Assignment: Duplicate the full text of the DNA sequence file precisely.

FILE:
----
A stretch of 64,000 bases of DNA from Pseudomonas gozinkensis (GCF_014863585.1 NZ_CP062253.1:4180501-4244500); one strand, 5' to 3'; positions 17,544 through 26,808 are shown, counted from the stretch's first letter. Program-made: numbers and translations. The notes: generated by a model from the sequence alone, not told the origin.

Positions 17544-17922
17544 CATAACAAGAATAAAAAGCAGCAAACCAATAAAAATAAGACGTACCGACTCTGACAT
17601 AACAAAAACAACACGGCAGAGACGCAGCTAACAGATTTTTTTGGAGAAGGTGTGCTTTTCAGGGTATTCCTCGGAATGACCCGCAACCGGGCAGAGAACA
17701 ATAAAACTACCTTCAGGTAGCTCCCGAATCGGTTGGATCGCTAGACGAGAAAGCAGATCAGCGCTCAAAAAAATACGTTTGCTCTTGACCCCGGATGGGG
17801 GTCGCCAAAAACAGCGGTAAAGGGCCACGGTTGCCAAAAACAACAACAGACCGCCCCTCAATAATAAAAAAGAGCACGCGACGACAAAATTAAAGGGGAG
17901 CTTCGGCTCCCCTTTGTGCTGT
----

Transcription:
A stretch of 64,000 bases of DNA from Pseudomonas gozinkensis (GCF_014863585.1 NZ_CP062253.1:4180501-4244500); one strand, 5' to 3'; positions 17,544 through 26,808 are shown, counted from the stretch's first letter. Program-made: numbers and translations. The notes: generated by a model from the sequence alone, not told the origin.

Positions 17544-17922
17544 CATAACAAGAATAAAAAGCAGCAAACCAATAAAAATAAGACGTACCGACTCTGACAT
17601 AACAAAAACAACACGGCAGAGACGCAGCTAACAGATTTTTTTGGAGAAGGTGTGCTTTTCAGGGTATTCCTCGGAATGACCCGCAACCGGGCAGAGAACA
17701 ATAAAACTACCTTCAGGTAGCTCCCGAATCGGTTGGATCGCTAGACGAGAAAGCAGATCAGCGCTCAAAAAAATACGTTTGCTCTTGACCCCGGATGGGG
17801 GTCGCCAAAAACAGCGGTAAAGGGCCACGGTTGCCAAAAACAACAACAGACCGCCCCTCAATAATAAAAAAGAGCACGCGACGACAAAATTAAAGGGGAG
17901 CTTCGGCTCCCCTTTGTGCTGT